Exceptional caution must be exercised in the utilization of such a "rational man" model in panic producing situations. The time available, or perceived to be available, for considering alternative behavior patterns in terms of their survival value becomes the major factor affecting outcomes (McArthur 1981). In their exhaustive review of decision making in general, as well as in crisis situations, Shapiro and Gilbert (1975) found evidence supporting the following propositions (p. vii, see also pp. 32-35, 72, 73):



1. "In a crisis situation, there is a breakdown in the intellectual abilities of the individual in terms of processing information, assessing the environment, and analyzing alternatives."

2. "The greater the perceived time pressure, the smaller the number of alternatives considered, the greater the likelihood that decisions will be made before necessary, and the greater the likelihood of incorrect choice of alternatives"

While these results do not support a notion of individuals in panic as being either mindless or incompetent, they do suggest that the study of decision making in panic situations must be approached differently than more frequent forms of decision making. While they do not imply that the decision making process in panic is unique, they do suggest that in panic situations, time configurations have a unique effect on the individual's decision making abilities in terms of the costs attached to these alternatives.

Individuals' notions regarding the time patterning or history of previously rewarded behaviors also affect the potential responses of individuals in these situations (Homans 1974; Kelly and Thibaut 1978). Shapiro and Gilbert (1975) found that subjects in panic or crisis situations were likely to use prior experiences--not necessarily in similar situations--as behavioral referents.

According to Smith (1975), emerging norm theory postulates a disregarding of conventional norms, and development of new ad hoc norms by the group in a panic situation. However, emerging norms implies a group consensus regarding appropriateness of behavior. The time factor alone suggests this application would be more suitable to situations such as the Andean plane crash where the survivors voted to consume the bodies of those killed in the crash.

Norms not only define the rules of exchange, but the appropriate behaviors within the relationship as well (Blau 1964). The individual's decision making process, then, can be influenced by the norms accruing to the situation (Smith 1976). The rules regarding execution of soldiers deserting under fire or passengers failing to follow orders while at sea (Lord 1955) are examples of attempts to control this factor through regulation.

Schultz (1964) found that organized groups such as military units warranted separate treatment from unorganized groups such as a typical theater audience when attempting to account for whether or not panic occurred. Subsequent studies focused on the effects of high and low group morale in both military (Shapiro and Gilbert 1975) and non-military groups (Dawes, Shaklee, and Talarowski 1977).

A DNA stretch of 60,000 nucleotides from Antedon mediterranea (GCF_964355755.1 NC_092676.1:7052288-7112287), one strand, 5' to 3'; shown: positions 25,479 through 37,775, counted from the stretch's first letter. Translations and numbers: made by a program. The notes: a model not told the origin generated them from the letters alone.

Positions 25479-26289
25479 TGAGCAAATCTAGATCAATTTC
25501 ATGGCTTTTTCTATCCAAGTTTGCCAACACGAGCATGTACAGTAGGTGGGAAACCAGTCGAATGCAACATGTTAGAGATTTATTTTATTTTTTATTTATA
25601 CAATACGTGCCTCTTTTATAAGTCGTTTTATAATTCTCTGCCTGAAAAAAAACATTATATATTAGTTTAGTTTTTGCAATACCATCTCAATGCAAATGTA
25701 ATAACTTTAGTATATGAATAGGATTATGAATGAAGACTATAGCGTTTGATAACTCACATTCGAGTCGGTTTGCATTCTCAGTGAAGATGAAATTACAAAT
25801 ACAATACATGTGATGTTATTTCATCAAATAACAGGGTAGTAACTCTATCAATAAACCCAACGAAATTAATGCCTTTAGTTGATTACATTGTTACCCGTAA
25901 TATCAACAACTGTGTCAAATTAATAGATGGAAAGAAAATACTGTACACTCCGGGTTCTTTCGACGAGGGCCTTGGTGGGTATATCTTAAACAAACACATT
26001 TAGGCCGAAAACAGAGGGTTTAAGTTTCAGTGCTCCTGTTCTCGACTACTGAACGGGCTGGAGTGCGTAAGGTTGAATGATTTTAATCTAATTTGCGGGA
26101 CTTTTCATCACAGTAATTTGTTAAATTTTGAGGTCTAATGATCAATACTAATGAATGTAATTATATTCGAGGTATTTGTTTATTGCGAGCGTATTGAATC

Smelser (1963) maintained that, for a variety of reasons, women, children, and blacks tended to panic first. Smith (1976), on the other hand, found that in primary group relations, children look to their parents for appropriate responses, and generally, wives look to their husbands for the same definitions of the danger stimuli, danger objects, and crisis situations. For example, in the Tower of London bombing, children tended to panic if their parents did, and not to panic if their parents did not (Smith 1976). This implies that the primary group bond may supersede the definition process in unorganized panic behavior and that a panic leader, or model, must appear in these cases for panic to occur (Canter, et al. 1980).

The reason so many believe and follow the cues of panic models may be that their non-normal behavior is inexplicable except as a flight for self survival. The immediacy of the crisis situation and the appreciation of the high cost of remaining in the situation-- frequently personal annihilation--causes others to be receptive to the panic model. Thus, for some, the communication link becomes a deciding factor in selecting withdrawal. Panic leaders, themselves, would not have observation of a panic model as a factor affecting their own decision making process (Shapiro and Gilbert 1975).

Following Schultz (1964), this would be the point where the individual becomes survival oriented in terms of the costs of remaining in the situation.


Withdrawal, as panic behavior, can mean withdrawal into a state of catatonia, as well as physical flight (Merloo 1950). Indeed, as Homans (1974) has pointed out, doing nothing is still a form of behavior.

In summary, panic, which can now be defined as ego-centered survival-oriented withdrawal, is clearly of interest to consumer research. While it may not warrant separate theoretical consideration from other-more frequent--decision making processes, qualitatively it is a highly complex phenomenon on both the individual and group, or social, levels. What makes panic behavior a social phenomenon are the structural factors affecting the individual decision making process: group goals, the apparent necessity for panic leadership, and emergent norms. What makes panic an individual phenomenon are social psychological factors: each individual's panic threshold, perception of the immediacy of the panic stimulus, calculation of rewards and costs attached to alternatives, and perception of potential--but closing-escape routes.